Seasonal worker picks up cabbage farming

A seasonal worker who spent four years working on cabbage farms in Australia says he was able to use the planting skills he learnt to establish his own farm in Samoa.

Matulino Tooala of Vaitele-fou told the Samoa Observer that he spent four years working on cabbage farms in Australia and returned to Samoa with newly acquired farming skills which he has put to good use.

“I join in the seasonal worker program that was given by the Government of Samoa, I work in one of the cabbage farms in Australia and I have learnt a lot from the work and also the use of equipment in our work,” he said.

“My first year I came back and built myself a new home and made use of the time in planting out our very own cabbage farm by using some of my skills that I have learned from Australia, for that I did this [cabbage farm] for my own family to make a living.

“In my vegetable farm there are Chinese cabbages, lettuce and cucumber. In order for these vegetables to grow I must protect them so I used the knowledge that we learnt in Australia to protect them.”

Prior to the closure of the international border due to the COVID-19 pandemic, Mr Tooala said there was a high demand for his locally grown vegetables from hotels and shops, and he also had a stall at the flea market every Sunday morning.

Besides the indirect benefits of upskilling himself as a cabbage farmer, there were also the rewards of the generous income for the family which enabled him to purchase a vehicle and he is now saving for his children’s school fees.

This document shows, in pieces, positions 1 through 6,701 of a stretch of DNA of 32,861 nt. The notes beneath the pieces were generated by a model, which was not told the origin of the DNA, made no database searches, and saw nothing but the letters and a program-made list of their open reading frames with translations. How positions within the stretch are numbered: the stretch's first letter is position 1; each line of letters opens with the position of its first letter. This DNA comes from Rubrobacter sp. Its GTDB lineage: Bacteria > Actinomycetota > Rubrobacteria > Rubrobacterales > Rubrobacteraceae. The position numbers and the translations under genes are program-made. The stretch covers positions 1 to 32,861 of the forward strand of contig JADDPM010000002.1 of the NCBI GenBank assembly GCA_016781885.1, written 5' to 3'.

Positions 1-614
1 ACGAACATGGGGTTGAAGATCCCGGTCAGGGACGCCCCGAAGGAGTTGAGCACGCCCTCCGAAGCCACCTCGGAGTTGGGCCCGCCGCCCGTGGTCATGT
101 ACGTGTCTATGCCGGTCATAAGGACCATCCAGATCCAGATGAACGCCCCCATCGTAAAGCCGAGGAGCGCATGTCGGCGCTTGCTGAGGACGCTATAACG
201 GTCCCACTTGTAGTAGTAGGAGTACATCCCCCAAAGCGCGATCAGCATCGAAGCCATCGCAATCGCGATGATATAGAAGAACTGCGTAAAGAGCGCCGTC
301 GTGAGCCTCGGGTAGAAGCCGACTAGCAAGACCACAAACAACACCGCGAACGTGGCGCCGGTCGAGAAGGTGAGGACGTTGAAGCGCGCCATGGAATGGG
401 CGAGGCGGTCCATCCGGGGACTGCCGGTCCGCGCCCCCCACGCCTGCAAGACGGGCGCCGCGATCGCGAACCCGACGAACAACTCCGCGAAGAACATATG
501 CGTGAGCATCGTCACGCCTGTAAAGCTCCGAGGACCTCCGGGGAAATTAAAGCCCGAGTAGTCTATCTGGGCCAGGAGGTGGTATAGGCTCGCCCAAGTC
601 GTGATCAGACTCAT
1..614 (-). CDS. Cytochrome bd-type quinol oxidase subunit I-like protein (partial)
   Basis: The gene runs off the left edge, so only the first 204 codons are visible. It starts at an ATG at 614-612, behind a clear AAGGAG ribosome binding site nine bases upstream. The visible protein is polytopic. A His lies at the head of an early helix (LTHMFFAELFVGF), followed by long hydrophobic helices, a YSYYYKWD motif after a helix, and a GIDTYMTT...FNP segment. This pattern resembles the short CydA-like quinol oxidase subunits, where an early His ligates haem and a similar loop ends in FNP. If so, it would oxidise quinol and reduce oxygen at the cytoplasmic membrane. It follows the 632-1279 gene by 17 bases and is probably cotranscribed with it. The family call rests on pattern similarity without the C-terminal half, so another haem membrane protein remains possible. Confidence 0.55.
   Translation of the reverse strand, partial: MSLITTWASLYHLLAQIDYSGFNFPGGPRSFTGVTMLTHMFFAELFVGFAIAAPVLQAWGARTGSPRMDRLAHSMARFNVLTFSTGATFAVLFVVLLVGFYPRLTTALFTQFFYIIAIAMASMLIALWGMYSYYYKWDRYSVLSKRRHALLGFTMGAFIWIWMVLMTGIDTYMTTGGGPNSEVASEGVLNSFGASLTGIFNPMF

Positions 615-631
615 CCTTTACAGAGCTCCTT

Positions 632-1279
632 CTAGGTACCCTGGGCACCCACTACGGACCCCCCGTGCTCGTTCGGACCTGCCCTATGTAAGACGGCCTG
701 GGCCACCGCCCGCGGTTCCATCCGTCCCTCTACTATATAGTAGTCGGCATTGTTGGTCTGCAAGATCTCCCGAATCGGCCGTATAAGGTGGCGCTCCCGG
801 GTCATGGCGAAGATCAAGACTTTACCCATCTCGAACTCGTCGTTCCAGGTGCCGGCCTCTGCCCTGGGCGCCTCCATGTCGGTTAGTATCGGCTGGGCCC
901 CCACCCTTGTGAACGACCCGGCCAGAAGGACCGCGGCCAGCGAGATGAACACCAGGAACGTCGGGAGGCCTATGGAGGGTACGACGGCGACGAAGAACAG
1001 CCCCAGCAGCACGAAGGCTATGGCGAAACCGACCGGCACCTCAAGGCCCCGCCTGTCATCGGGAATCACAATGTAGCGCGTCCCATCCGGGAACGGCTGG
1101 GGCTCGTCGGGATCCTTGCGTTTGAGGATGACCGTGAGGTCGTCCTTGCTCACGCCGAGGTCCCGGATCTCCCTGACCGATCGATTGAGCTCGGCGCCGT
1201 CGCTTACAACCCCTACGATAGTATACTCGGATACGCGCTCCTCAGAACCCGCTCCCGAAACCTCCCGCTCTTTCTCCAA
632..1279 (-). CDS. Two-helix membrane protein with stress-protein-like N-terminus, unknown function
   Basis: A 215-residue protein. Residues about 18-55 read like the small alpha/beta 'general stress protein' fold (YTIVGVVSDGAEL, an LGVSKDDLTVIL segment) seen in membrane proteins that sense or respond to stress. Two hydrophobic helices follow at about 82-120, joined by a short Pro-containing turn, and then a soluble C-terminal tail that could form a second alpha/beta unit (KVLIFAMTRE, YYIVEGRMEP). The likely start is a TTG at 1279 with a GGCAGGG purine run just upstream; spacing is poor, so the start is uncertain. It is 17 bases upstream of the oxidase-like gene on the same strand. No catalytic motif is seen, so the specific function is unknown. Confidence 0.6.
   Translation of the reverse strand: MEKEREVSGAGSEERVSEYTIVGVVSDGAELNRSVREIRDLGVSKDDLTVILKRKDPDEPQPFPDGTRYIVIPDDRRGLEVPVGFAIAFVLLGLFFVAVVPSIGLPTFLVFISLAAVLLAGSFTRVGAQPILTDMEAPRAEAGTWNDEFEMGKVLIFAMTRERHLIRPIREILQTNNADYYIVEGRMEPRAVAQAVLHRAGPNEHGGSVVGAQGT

But working as a seasonal worker abroad also has its challenges and for Mr Tooala it was his separation from his family that was the hardest.

“That is one hard part for me is to leave my family behind. But as I went along this journey is not easy so I pray to God to be with me and guide me throughout the whole work.

“But at least I have the chance of talking to my family, especially my kids by using messenger on the Facebook to talk with them every day.”

And it was his wife who was the hardest hit by his absence, saying rather humorously: “Another funny thing is my wife did cry whenever we talk but not my children.”

Mr Tooala was among over 100 seasonal workers who left Samoa before and after the general election to work on farms in Australia.

Both the governments of Australia and New Zealand have offered over 500 placings under the Seasonal Workers Programme to Samoa with the Ministry of Commerce Industry and Labour overseeing the recruitment process. 

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